The official national currency of the Caribbean island nation of Trinidad and Tobago is the Trinidad and Tobago dollar (TTD). It is divisible by 100 cents, the same as the U.S. dollar (USD). To distinguish the TTD from other dollar-denominated currencies like those of the US, Canada, and Australia, users frequently prefix it with "TT$".
The Spanish established Trinidad as a colony as soon as Christopher Columbus arrived and personally explored the island in 1498. Several European countries, including the Spanish, the British, the French, and the Dutch, colonized its neighboring island of Tobago. In the end, Trinidad and Tobago were both British possessions from 1802 until 1962, when they gained independence.
They established the Republic of Trinidad and Tobago in 1976, and it still exists today. The silver "pieces of eight" coins that were then widely used in all of the Spanish colonies were the first official money used on the islands. After Spain colonized the islands, they were introduced in the 1500s.
Private banks were in charge of managing the islands' money throughout the early and middle 1800s. Many different currencies, including those of Britain, Mexico, and Columbia, were in circulation at the time.
The discovery of enormous new silver supplies in the late 1870s resulted in a significant devaluation of silver-backed currencies like the Spanish pieces of eight. As a result, the islands started to use more British money. Trinidad and Tobago and other Caribbean countries briefly shared a currency after World War II. The new TTD, which is still in use today, took the place of this system in 1964.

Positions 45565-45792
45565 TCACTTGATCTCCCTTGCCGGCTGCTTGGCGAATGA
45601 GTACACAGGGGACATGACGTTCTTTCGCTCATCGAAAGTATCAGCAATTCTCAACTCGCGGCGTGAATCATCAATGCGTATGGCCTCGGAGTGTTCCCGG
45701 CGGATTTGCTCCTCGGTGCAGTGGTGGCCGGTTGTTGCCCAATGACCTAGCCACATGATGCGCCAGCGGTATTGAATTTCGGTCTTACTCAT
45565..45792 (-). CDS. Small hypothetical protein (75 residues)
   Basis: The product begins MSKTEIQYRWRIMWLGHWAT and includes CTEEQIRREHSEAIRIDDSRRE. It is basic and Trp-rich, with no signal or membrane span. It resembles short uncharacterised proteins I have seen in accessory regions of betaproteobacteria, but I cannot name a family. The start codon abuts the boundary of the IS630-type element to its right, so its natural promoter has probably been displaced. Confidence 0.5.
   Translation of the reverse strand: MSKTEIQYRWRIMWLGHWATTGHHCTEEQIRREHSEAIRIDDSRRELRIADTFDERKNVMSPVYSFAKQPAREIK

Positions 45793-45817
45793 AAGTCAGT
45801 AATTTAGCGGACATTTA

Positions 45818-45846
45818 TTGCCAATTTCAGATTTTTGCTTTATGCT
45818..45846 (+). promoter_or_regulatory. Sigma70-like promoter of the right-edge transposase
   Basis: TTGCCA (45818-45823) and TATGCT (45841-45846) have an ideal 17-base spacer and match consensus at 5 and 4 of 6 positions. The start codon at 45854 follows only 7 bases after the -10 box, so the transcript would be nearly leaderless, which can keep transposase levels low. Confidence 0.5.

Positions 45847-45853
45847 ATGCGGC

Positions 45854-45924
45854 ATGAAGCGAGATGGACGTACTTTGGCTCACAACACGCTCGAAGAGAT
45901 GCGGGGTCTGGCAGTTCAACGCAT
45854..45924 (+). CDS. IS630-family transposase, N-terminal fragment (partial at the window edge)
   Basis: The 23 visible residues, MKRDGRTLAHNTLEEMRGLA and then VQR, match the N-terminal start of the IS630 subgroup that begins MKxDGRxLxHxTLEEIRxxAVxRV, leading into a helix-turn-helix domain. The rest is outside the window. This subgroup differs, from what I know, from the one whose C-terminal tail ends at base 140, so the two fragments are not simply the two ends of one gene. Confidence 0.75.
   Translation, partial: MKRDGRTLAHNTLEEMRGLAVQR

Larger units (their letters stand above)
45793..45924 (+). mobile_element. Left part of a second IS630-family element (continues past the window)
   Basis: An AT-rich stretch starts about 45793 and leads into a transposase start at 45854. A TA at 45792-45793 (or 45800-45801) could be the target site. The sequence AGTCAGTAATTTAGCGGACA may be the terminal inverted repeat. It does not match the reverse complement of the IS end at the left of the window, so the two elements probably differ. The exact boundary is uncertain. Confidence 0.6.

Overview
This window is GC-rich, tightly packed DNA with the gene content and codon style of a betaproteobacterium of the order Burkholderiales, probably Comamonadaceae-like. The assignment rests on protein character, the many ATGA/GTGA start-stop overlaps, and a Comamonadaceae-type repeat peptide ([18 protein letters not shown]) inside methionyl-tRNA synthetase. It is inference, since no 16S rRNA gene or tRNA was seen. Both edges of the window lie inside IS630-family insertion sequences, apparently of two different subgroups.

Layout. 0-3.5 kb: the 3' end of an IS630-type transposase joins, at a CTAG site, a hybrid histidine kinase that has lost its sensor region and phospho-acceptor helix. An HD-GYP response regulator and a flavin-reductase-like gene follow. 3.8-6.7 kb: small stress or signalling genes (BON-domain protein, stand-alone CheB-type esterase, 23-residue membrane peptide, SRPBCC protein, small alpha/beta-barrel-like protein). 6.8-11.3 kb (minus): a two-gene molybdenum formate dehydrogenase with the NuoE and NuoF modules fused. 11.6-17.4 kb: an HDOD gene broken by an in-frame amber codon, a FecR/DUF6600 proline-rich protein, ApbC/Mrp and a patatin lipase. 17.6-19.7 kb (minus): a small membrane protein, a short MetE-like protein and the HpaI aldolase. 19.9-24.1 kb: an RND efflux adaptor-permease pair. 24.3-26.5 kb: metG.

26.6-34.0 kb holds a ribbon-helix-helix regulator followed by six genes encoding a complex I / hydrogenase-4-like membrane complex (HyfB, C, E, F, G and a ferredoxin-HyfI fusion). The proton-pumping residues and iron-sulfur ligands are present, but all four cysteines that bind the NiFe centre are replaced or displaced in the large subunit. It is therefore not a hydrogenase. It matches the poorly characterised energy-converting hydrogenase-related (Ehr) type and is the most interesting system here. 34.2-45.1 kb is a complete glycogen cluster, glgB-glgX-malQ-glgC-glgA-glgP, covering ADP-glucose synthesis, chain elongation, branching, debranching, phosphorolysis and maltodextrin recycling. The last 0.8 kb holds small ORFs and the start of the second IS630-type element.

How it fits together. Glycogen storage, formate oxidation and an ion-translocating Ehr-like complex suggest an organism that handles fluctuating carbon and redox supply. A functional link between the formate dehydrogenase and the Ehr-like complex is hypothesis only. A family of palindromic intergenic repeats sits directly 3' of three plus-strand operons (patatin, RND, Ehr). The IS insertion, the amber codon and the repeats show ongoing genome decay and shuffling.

In the previous ten years, economic development has largely been flat, with GDP increasing at an average rate of 0.01% between 2009 and 2019. The energy sector now plays a significant role in driving Trinidad and Tobago's economy. The country exports a significant amount of liquefied natural gas (LNG) and petroleum products, and its energy sector accounts for about 40% of the country's GDP.
The dollar of Trinidad and Tobago is not pegged like that of many other Caribbean nations; rather, it is allowed to fluctuate freely against other currencies. There are six different notes now in use: red $1, green $5, grey $10, purple $20, olive $50, and blue $100.
Over the previous ten years, the value of the TTD has declined somewhat in relation to the USD, from around 6.15 TTD per USD in 2009 to about 6.8 TTD per USD in 2020. Over the previous ten years, its inflation rate has generally hovered around 6%, despite significantly lower inflation rates in recent years.
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